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Fall is a joyous time for Chicago residents, and while late September harkens in the close of the festival season, the Midwestern emo tradition remains strong in the Second City as Riot Fest celebrated its 17th year in Douglas Park.
While photos proved exceedingly difficult in the late evening, the opening day of the festival saw some of the largest crowds of the weekend. Among others, we were pleased to kick off the weekend with a performance by Cleveland’s Cloud Nothings, on the circuit supporting their latest LP, The Shadow I Remember. Digging into many fan favorites from both Attack On Memory as well as their self-titled record, the group enjoyed a strong showing on the Rebel Stage in the late afternoon.
While notable acts like Portugal. The Man, Taking Back Sunday, Jeff Rosenstock and Bleachers made for a strong start, few bookings of the year (even the past several) could compete with Friday’s headliner – a rare, hugely anticipated appearance by none other than My Chemical Romance
MCR’s legacy cannot be understated, nor can the sheer, palpable excitement that lingered amongst attendees that day. Having been nearly a decade since their breakup and last live appearance, the group’s run (having initially been cut short in 2020 due to COVID-19) has been one of the most highly anticipated shows to see in recent memory.
Frontman Gerard Way, donned in a dress and heels (complete with a headscarf and sunglasses), led the band through a 90-minute spectacle, paused only by his near song-by-song insistence to ask the crowd to step back and avoid a crush, the fear of Astroworld still fresh in everyone’s mind.
Photo by Laurie Fanelli for Brooklyn Vegan
In spite of the Production Manager having to pull the band off-stage briefly to quell the crowd, the band’s triumphant return to Chicago was perhaps the highlight of the weekend, and one that was well worth the wait.
A strong breeze and cooler weather was welcome amongst the crowds as thousands spilled into the parks, with Misfits shirts dominating the fashion amongst old punks and new fans alike.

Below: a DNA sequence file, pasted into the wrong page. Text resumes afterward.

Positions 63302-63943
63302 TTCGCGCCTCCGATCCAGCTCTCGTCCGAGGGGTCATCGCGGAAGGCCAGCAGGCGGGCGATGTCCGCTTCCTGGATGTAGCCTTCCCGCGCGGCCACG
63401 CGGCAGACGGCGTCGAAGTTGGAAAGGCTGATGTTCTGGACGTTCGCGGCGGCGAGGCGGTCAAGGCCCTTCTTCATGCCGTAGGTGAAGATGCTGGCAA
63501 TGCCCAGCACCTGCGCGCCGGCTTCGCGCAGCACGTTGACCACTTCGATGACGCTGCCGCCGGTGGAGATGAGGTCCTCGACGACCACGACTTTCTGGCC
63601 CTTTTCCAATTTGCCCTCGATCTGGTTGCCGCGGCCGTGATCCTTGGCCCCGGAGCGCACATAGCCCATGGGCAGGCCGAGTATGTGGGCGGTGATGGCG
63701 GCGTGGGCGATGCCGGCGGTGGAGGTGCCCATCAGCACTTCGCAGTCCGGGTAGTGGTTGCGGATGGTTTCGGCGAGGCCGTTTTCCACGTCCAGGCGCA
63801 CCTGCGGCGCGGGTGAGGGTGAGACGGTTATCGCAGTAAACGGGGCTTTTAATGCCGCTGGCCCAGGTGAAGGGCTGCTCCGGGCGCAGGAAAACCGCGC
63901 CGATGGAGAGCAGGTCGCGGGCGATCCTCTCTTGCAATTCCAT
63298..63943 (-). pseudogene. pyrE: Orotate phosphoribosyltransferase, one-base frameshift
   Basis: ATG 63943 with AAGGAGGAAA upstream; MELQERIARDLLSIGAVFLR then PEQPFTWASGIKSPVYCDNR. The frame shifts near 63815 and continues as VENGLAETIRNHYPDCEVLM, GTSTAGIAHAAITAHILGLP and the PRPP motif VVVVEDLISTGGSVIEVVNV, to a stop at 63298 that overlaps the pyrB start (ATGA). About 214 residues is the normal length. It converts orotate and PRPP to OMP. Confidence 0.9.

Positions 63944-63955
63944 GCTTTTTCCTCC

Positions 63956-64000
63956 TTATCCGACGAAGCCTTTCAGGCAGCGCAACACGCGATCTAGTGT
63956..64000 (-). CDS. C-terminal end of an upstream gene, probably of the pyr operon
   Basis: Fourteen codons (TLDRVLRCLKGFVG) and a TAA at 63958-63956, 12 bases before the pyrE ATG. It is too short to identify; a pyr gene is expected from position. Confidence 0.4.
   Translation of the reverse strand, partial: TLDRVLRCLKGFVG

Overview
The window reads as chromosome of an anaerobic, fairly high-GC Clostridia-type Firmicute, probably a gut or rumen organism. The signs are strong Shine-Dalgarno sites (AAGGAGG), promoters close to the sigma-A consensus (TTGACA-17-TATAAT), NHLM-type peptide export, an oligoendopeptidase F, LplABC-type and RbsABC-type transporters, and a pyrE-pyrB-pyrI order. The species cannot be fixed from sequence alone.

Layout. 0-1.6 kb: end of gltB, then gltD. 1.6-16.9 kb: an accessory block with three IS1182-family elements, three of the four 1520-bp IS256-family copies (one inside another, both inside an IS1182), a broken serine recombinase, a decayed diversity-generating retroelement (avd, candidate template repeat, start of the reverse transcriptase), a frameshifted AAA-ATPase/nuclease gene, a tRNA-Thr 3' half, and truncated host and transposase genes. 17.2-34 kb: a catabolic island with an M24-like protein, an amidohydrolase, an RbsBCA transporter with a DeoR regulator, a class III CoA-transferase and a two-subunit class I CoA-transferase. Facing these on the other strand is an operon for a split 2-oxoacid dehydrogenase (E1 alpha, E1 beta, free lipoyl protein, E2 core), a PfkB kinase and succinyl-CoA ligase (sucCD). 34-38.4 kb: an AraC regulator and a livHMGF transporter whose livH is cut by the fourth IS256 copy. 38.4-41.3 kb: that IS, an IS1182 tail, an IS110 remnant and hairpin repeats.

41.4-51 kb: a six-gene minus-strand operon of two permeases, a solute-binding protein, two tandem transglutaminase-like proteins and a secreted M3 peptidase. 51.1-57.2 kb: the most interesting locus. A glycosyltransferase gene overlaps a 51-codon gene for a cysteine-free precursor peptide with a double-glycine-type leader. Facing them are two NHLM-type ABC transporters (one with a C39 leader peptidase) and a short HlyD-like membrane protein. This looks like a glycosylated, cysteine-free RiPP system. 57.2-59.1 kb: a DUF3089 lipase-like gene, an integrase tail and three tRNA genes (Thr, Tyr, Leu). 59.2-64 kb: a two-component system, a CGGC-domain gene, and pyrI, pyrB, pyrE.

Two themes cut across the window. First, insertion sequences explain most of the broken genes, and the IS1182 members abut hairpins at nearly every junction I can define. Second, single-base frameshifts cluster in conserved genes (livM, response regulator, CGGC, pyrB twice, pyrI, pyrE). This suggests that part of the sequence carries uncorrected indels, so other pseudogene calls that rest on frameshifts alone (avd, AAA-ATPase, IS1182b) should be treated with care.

It was a pleasure to kick the day off with a full length, 25th Anniversary performance of 4 Minute Mile from The Get Up Kids, setting the stage for a long list of legacy pop-punk acts to walk on the Radicals Stage that day.
Among other standouts that day was recent TikTok sensation Jxdn and British heartthrob YUNGBLUD, whom, in spite of the crowds of heavily patched punk elders, set the new standard for young pop-punk that weekend.
Given the headliner’s photo restrictions, the weekend wouldn’t have been complete without photographing a stellar showing by Los Angeles’s Bad Religion
In a world so divided by differences in religion, politics and social opinions, Greg Graffin and his bandmates provided a fantastic, unifying backdrop for legacy punk fans to revel in, just prior to the headlining act.
Much can be said about Misfits, but perhaps it would be simplest to say that Glenn Danzig and company are among the rare pioneers still living and touring in the punk world.
In a setlist filled with classics, the feverish crowd provided ample harmony when Danzig seemed to strain, providing a unifyingly fitting end to the second day of festivities in the west-side of Chicago.
More to come from Jeff Elbel on tomorrow’s highlights.
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